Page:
My dividends are accumulating and come January or February I should be able to withdraw enough money to get me through four or five months. And at that time there will be more dividends to remove.

I have already calculated a drop in dividend income starting in 2013. For one thing, I own Penn West and I have a bad feeling about that generous payout. If it is cut, it will come as no surprise.

My portfolio may be down but my spreadsheet tells me my bills will still be paid and that all that is important is right in my financial world.

Friday, November 16, 2012

A lot of the shine has come off LIM

I just read that some stock pickers are lowering their target price on LIM. I checked  my ScotiaBank report and discovered the one year target is now $1.60. Not good. It seems odd that the stock is still rated 1-Sector Outperform. Since I bought in, the stock has dropped has lost 46.2 percent.

I've considered buying more and averaging my per share cost down to eighty some cents, but no. I'm just going to let this stock ride and see where it takes me. I can still see a profitable exit on the horizon, on the very distant horizon.

On the bright side, when I visited the TD site that I can access, there are four strong buy recommendations on LIM, two buy and six hold. The are no sell recommendations or even underperforms.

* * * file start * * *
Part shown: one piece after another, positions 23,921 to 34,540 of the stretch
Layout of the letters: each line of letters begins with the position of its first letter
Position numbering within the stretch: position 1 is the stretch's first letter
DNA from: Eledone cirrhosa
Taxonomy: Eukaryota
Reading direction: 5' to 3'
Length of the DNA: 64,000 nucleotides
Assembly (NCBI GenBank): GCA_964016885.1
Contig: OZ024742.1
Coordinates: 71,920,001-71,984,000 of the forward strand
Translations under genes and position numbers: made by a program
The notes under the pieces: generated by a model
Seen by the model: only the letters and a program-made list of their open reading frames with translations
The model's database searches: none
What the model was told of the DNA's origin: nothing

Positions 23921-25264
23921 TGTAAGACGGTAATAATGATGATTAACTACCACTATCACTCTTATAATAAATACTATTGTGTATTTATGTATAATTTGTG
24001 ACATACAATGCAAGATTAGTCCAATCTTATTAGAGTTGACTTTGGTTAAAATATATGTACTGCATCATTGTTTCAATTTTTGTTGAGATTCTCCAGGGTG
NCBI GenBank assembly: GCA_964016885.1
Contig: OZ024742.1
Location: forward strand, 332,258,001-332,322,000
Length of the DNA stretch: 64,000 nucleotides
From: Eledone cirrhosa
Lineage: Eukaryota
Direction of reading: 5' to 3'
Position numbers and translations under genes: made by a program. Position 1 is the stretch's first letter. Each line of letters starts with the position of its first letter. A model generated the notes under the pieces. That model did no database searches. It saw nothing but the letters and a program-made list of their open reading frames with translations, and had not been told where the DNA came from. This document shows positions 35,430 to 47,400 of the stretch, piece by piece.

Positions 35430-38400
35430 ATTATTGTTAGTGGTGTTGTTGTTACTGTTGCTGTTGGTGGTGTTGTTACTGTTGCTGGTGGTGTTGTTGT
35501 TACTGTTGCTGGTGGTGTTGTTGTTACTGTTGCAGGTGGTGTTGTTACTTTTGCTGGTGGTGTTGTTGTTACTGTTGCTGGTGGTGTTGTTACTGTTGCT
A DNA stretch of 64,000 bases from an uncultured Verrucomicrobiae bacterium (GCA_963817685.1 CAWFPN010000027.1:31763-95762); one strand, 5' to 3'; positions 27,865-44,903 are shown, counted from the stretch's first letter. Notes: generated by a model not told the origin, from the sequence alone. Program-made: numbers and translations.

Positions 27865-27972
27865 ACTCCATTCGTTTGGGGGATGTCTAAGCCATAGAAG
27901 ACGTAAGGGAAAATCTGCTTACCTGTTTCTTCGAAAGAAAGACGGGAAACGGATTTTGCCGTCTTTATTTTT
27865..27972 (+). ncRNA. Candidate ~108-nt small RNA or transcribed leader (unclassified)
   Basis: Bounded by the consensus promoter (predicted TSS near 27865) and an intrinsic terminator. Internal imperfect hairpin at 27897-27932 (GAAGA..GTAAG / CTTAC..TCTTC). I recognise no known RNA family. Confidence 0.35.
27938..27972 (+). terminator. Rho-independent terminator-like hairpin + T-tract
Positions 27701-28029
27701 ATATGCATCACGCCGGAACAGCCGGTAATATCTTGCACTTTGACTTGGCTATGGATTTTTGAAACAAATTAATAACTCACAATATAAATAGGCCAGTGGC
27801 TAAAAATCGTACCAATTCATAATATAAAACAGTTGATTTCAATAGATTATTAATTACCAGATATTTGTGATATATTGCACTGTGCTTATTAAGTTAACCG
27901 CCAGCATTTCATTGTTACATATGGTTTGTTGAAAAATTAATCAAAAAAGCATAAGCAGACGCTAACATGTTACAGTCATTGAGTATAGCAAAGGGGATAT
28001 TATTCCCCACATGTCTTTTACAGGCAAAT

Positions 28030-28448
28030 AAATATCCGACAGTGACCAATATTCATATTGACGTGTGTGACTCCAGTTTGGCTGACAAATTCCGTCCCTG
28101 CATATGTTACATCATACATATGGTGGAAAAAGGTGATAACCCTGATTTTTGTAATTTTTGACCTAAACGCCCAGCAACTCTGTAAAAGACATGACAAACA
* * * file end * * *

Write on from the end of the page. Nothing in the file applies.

Thursday, November 15, 2012

Don't Panic

If you read my piece in The Globe and Mail, you know that one of the best bits of advice I've come across for stock market investors was on the cover of The Hitchhiker's Guide to the Galaxy: "Don't Panic."

Since the American presidential election, the Canadian market has been in a real tailspin. One more day like the last few and all my profits for the year will be wiped away.

At the close of trading today, my portfolio value was less than it was at the beginning of the year. This does not mean my investments are in the red, not if you take into account that I have removed more than $30,000 this year in order to live. Some years retirement is not as cheap as others. This year was a budget killer.

From New York Times, 9:53 p.m.